Charter Commission votes to consider amendment 90 days, blocking city council proposal from Nov. ballot

Ellison: "In a democracy, the people decide. But I guess today the Charter Commission decided otherwise.”

Sloane Martin
August 05, 2020 - 7:20 pm

The Minneapolis City Council’s proposal to remove the requirement for a police department from the city charter will not go on the November ballot.

The Charter Commission voted to approve a motion Wednesday to delay offering a recommendation to the city council about its amendment to change the future of the Minneapolis Police Department.

The 15-member judge-appointed group approved a motion by Jill Garcia on a 10 to 5 vote to consider the amendment for an additional 90 days as allowed by state law. It could be on the ballot for 2021.

Multiple commissioners criticized the city council for opacity, haste and a lack of community engagement.

“The city council’s charter proposal represents the most sweeping and radical change in living memory,” Commissioner Greg Abbott said. “It deserves much more scrutiny and discussion than we can give it in a mere 35 days.”

“Frankly, I’m a bit pissed off, sorry about the language, about what appears to be political manipulation by the city council,” Commissioner Jan Sandberg said.

The city council’s amendment would remove the requirement to have a police force from the city charter in order to replace it with a new community safety and violence prevention office. The commission had the option to reject, approve or provide an alternative to the city council’s amendment.

Several commissioners said they were “torn,” “split” or “conflicted” in the decision. The 10 commissioners voting in favor of the 90-day delay cited more time needed to educate voters and hold public referendums (there were four public hearings held by the commission for the city council amendment and a charter commission alternative), examining the legality, avoiding a “reactive” decision to a tragedy, and calling out the lack of engagement with Black activists and community leaders who have been speaking out about the future of police.

“If our goal is to transform a failed system and a failed department, let’s do it thoughtfully, and create a system that has the greatest likelihood of being a successful new paradigm for public safety,” Commissioner Peter Ginder said.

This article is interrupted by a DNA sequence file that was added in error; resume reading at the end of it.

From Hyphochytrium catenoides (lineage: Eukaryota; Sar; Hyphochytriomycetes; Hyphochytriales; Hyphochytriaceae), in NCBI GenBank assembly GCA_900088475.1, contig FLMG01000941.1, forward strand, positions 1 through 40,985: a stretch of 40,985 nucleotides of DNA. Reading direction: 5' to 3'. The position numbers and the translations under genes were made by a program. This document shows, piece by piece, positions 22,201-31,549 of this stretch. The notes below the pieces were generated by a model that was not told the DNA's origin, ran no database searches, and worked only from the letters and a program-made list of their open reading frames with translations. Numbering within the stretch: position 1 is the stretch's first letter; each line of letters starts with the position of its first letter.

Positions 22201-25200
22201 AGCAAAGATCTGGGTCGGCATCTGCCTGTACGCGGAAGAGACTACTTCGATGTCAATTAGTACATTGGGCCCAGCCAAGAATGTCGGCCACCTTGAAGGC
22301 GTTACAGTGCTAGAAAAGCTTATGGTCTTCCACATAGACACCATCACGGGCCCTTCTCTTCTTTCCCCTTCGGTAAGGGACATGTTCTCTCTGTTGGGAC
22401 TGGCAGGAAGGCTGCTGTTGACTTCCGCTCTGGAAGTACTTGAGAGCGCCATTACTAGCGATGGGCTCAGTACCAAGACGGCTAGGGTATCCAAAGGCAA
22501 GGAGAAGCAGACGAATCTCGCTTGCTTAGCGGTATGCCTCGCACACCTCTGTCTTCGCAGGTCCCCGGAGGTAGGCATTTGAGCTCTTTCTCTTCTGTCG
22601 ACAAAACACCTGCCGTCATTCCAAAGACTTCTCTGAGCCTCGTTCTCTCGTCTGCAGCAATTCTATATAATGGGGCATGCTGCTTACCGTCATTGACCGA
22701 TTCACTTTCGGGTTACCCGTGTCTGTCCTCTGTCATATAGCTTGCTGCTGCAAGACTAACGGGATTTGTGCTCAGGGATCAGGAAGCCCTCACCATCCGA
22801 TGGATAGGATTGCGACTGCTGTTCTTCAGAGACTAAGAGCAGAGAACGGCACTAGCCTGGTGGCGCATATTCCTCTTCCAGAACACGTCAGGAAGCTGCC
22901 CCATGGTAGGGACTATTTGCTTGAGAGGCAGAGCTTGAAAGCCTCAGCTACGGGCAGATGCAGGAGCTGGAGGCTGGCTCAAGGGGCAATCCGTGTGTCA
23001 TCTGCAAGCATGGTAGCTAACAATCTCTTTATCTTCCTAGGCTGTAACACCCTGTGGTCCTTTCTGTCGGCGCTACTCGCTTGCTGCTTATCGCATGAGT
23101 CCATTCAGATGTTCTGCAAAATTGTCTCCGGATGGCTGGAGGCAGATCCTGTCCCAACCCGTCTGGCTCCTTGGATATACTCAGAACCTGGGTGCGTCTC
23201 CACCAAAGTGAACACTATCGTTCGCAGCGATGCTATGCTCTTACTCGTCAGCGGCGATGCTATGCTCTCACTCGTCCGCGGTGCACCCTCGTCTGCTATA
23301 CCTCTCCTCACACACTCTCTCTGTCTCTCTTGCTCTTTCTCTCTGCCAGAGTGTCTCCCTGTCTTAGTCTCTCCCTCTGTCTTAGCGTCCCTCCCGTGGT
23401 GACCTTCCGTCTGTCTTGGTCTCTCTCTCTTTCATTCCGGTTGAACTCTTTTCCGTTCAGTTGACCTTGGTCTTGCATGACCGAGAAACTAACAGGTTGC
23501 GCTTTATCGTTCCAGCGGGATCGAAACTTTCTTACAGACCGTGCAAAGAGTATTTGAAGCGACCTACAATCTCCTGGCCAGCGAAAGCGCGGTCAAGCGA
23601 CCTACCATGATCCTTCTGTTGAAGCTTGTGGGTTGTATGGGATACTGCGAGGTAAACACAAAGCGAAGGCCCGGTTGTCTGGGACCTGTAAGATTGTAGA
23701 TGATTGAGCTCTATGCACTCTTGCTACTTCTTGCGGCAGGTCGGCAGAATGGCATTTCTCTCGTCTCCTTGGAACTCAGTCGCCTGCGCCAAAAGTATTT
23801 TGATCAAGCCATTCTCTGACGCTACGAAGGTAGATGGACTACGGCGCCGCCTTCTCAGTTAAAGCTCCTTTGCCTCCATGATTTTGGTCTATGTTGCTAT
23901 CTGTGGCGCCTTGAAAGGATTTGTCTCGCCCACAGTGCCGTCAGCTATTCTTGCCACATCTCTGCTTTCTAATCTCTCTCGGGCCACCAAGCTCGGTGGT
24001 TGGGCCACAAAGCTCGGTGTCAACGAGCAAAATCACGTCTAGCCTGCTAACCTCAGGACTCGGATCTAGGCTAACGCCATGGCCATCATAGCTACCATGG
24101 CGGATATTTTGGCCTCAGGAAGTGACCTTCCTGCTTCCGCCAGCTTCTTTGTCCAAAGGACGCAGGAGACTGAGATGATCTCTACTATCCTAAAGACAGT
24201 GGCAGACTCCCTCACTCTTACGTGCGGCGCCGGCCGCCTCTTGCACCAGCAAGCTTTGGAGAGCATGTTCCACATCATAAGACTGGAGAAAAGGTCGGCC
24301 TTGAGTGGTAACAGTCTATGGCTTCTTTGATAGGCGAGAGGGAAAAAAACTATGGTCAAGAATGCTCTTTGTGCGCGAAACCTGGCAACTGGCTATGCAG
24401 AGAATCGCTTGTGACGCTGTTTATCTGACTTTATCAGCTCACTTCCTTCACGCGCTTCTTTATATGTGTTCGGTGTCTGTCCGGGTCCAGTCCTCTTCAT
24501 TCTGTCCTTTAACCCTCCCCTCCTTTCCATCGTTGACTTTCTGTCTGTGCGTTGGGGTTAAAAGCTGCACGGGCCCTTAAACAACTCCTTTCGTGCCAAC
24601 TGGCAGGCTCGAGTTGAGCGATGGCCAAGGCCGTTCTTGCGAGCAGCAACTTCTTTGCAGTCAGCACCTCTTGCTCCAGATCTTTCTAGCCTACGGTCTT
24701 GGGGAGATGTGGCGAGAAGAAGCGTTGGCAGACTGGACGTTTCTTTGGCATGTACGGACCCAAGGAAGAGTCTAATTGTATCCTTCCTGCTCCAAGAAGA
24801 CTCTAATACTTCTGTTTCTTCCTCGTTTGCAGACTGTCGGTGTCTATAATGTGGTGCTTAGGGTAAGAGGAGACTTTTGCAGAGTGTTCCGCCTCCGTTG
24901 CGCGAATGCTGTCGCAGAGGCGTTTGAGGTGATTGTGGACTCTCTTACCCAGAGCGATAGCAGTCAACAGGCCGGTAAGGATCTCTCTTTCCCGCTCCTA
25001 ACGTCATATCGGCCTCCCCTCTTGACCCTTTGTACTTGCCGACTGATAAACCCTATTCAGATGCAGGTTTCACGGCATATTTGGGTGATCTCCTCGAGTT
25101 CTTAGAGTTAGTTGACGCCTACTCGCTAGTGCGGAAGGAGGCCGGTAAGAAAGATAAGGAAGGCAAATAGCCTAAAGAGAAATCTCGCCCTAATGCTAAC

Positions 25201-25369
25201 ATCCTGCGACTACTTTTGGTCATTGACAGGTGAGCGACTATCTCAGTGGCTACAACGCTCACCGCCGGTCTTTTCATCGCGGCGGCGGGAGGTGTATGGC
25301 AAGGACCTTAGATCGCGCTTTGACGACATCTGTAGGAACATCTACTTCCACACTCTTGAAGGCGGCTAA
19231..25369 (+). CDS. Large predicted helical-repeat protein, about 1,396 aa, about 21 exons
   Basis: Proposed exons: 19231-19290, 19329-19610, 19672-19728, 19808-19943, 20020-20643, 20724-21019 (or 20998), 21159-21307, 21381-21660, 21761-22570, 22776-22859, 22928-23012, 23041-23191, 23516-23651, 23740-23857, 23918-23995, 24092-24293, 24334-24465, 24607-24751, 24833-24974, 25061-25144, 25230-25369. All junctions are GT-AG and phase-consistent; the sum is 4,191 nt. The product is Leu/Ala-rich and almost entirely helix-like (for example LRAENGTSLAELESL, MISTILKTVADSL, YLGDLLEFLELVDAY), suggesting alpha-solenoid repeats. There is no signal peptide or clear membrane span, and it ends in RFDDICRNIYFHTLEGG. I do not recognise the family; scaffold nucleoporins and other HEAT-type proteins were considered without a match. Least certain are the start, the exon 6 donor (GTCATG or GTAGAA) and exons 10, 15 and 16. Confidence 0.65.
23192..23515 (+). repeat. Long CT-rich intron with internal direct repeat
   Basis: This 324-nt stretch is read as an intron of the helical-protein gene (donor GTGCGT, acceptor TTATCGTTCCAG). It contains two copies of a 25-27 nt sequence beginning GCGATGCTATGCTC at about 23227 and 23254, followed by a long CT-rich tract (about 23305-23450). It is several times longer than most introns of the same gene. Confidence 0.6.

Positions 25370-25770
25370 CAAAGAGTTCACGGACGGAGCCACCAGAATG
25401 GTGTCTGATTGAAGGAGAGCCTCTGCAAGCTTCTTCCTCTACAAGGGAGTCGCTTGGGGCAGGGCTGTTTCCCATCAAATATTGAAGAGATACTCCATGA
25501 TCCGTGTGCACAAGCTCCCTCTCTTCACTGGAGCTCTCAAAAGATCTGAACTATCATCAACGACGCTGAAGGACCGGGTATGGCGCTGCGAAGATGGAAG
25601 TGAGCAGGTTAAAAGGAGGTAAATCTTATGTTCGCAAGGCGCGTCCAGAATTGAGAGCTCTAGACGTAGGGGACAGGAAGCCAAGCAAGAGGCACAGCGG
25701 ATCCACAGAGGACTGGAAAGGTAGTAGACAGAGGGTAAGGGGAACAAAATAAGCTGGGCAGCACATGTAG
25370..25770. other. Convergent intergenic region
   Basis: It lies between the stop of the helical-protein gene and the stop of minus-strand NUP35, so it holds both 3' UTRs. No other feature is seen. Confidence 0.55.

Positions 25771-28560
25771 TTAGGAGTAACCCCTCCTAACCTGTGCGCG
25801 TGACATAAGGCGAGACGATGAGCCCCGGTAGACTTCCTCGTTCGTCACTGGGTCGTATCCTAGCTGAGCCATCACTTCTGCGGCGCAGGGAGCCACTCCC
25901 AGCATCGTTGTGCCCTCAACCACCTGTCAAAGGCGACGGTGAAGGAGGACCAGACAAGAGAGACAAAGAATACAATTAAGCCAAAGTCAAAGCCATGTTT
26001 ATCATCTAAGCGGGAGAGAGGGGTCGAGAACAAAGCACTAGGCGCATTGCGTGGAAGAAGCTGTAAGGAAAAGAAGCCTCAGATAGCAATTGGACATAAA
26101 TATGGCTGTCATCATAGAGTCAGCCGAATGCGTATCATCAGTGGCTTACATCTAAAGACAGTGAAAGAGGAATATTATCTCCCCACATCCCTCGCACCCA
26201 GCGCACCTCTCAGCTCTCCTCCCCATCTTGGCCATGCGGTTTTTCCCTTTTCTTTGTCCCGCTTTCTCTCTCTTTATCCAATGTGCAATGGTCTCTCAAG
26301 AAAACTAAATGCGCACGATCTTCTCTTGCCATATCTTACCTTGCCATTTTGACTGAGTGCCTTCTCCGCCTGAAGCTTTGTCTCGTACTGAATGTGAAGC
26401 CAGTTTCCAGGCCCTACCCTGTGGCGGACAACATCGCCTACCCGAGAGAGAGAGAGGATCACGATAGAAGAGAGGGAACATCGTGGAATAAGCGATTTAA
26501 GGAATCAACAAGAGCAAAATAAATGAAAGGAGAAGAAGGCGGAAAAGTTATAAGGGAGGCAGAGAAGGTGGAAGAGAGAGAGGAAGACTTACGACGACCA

At a rally in early June at Powderhorn Park, councilmembers passionately stated their desire for a new model of policing, led by Councilmembers Jeremiah Ellison, Steve Fletcher, Alondra Cano, Cam Gordon and Lisa Bender. They hailed it as the first step toward transformational change within MPD and the nature of policing in the wake of the death of George Floyd with the world’s eyes on Minneapolis and how the city responded.

“There are a lot of big ideas being discussed, many of which are somewhat contradictory and we’re going to have to make decisions,” Fletcher said in a June meeting. “I want to be clear that if we wanted to pursue a Camden (N.J.)-style restart, as many have said, we need a charter change. If we want to abolish the police, as some are calling for, we need a charter change. If we want to create a more balanced department that relies less on police but maintains a police force, we need a charter change.”

Mayor Jacob Frey opposed the measure as too broad and has said he does not support abolishing police.

Those who voted against the delay said it was their responsibility to submit a recommendation and allow the voters to decide. 

“I hope there’s a plan out there to get us to either approve, reject or offer an alternative, because our role here is not to safeguard the city council amendment from the charter,” Commissioner Al Giraud-Isaacson said. “That’s not our role the way I see it.”

“It’s perfectly true we lack sufficient information to make an informed decision about the amendment, but an extension to consider it will not help us fill in any crucial missing pieces and will simply be to stall it so it won’t end up on the ballot,” Commissioner Andrea Rubenstein said.

In a series of tweets, council President Lisa Bender wrote the vote was “disappointing and creates barriers to change but it will not stop our work to re-imagine public safety in Minneapolis.” She criticized the “apolitical” description of the body.

“It is not our legacy to use bureaucratic processes to circumvent the people in an attempt to 'protect' voters from themselves,” Ellison said in a statement. “That is not democracy. In a democracy, the people decide. But I guess today the Charter Commission decided otherwise.”

Optimism that the amendment would be on the ballot deflated when last week the commission voted 8-6 to block a more narrow recommendation by Commissioner Giraud-Isaacson to remove the minimum staffing requirement for MPD, something that’s been in the charter for about 60 years as a result of influence by the police union.

The council and commissioner were working on an expedited timeline to reach the deadline for the November ballot.

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